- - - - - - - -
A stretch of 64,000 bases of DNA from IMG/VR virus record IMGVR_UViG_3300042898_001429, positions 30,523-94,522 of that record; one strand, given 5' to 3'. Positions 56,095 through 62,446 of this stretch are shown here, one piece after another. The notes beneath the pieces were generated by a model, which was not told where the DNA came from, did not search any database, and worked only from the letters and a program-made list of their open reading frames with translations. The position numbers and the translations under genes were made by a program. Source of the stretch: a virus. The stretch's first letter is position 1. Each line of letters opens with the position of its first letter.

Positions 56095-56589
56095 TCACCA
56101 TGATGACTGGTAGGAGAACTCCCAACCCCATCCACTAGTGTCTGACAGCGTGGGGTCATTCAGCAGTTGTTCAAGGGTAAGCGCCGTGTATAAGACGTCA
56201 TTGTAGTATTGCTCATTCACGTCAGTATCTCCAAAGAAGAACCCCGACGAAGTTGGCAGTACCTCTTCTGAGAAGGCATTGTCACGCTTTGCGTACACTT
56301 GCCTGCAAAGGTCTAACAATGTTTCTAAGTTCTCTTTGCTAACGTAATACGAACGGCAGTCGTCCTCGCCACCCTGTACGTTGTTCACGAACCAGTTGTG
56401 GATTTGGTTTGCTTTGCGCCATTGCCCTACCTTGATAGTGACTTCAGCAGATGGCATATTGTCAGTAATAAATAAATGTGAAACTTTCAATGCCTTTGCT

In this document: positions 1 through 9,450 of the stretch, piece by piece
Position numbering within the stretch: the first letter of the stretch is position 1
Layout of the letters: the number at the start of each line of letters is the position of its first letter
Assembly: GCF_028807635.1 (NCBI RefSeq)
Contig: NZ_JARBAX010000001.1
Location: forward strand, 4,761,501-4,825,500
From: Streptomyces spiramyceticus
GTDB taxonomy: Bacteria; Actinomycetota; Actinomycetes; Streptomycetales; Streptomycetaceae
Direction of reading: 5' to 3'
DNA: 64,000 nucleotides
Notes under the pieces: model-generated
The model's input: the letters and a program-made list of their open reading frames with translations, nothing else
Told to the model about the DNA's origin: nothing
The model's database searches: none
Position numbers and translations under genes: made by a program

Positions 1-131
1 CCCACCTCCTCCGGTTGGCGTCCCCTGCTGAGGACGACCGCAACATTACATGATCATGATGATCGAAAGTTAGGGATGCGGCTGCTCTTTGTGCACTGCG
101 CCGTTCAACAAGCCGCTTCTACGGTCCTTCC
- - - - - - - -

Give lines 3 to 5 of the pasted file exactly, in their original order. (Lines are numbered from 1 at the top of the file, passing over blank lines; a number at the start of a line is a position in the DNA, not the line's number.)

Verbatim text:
56095 TCACCA
56101 TGATGACTGGTAGGAGAACTCCCAACCCCATCCACTAGTGTCTGACAGCGTGGGGTCATTCAGCAGTTGTTCAAGGGTAAGCGCCGTGTATAAGACGTCA
56201 TTGTAGTATTGCTCATTCACGTCAGTATCTCCAAAGAAGAACCCCGACGAAGTTGGCAGTACCTCTTCTGAGAAGGCATTGTCACGCTTTGCGTACACTT